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Gen X and Y threaten accounting business models

The traditional accounting business model based on a partner infrastructure is under pressure as Generation X and Y accountants “baulk” at taking up equity in these practices, according to the chief executive of an Australian business broker.

News Staff Reporter 26 March 2015
— 1 minute read

The underlying factors that are influencing new accountants include concerns about valuations, lack of cash flow, not wanting to be equity owners and other lifestyle priorities, according to chief executive of Connect Financial Services Brokers Paul Tynan.

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“Basically, they are generally more comfortable receiving a salary, leaving the stress of matters relating to staffing, marketing, cash flow, etc in the hands of practice owners,” Mr Tynan said.

“Conversely, there are a growing number of business owners that are reluctant to offer equity as they have come to the realisation that new entrants and potential partner/successor candidates are far from being rainmakers and lack the capacity to generate revenue, if any, for the practice,” he added.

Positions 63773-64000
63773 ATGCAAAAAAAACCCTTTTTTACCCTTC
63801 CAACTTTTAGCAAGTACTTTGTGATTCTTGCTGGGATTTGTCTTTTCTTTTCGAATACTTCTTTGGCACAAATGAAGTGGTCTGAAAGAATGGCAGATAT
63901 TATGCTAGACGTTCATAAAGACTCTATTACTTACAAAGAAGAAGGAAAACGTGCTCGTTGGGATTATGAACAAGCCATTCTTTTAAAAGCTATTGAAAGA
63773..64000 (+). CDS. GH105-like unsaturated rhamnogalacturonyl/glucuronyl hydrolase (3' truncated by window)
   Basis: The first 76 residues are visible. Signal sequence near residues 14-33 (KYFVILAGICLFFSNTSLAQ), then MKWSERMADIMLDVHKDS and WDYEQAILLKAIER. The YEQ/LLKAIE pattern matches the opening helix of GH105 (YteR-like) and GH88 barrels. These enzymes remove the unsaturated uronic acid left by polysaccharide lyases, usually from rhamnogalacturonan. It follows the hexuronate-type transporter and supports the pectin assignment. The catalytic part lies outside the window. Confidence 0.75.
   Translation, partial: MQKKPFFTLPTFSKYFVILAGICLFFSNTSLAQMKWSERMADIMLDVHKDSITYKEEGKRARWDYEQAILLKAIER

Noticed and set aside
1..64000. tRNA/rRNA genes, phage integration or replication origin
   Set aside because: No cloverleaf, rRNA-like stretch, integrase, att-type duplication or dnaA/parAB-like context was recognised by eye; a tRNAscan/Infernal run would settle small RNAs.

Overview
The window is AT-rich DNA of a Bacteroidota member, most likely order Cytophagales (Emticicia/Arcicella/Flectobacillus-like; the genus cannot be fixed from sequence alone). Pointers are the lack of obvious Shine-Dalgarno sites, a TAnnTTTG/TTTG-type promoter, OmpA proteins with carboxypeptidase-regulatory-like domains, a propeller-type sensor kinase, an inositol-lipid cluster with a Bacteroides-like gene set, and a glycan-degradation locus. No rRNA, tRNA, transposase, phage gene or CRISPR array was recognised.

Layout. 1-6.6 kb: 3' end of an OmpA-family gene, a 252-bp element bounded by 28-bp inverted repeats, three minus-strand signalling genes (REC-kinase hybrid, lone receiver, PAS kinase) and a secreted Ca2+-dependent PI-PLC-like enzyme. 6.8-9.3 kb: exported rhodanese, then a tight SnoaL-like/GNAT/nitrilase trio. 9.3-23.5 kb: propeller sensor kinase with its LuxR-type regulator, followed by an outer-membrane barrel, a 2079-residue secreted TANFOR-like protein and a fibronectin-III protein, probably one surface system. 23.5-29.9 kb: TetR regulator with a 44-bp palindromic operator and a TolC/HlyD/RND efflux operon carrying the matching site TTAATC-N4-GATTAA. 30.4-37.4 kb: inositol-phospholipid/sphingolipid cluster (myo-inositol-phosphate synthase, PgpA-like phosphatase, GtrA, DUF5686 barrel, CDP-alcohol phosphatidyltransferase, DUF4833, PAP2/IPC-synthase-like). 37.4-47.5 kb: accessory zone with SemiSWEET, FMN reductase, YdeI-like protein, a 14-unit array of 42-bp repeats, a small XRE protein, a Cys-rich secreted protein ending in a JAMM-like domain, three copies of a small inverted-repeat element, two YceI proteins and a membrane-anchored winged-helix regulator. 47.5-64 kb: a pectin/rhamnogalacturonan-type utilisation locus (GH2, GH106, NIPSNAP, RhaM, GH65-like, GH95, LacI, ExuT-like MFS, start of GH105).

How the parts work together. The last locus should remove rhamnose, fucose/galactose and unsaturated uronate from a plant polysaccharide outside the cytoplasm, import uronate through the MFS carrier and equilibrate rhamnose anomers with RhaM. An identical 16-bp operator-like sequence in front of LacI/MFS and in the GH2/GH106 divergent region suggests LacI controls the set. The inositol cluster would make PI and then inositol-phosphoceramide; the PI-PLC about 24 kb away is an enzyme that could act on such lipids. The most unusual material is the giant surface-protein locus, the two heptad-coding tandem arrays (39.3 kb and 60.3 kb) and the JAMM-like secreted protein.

Mr Tynan drew attention to the recent Bstar 2015 Accountants Research Report, which found there had been a 39 per cent increase in concerns relating to practice succession.

The report also found 69 per cent of accountants do not have a formal succession plan in place, Mr Tynan said.

“However, while time is still on their side, accountants can grow and improve the value of their businesses by leveraging from the benefits to be derived from restructuring their practices to meet the challenges of a new, dynamic financial services marketplace,” Mr Tynan said.

Gen X and Y threaten accounting business models
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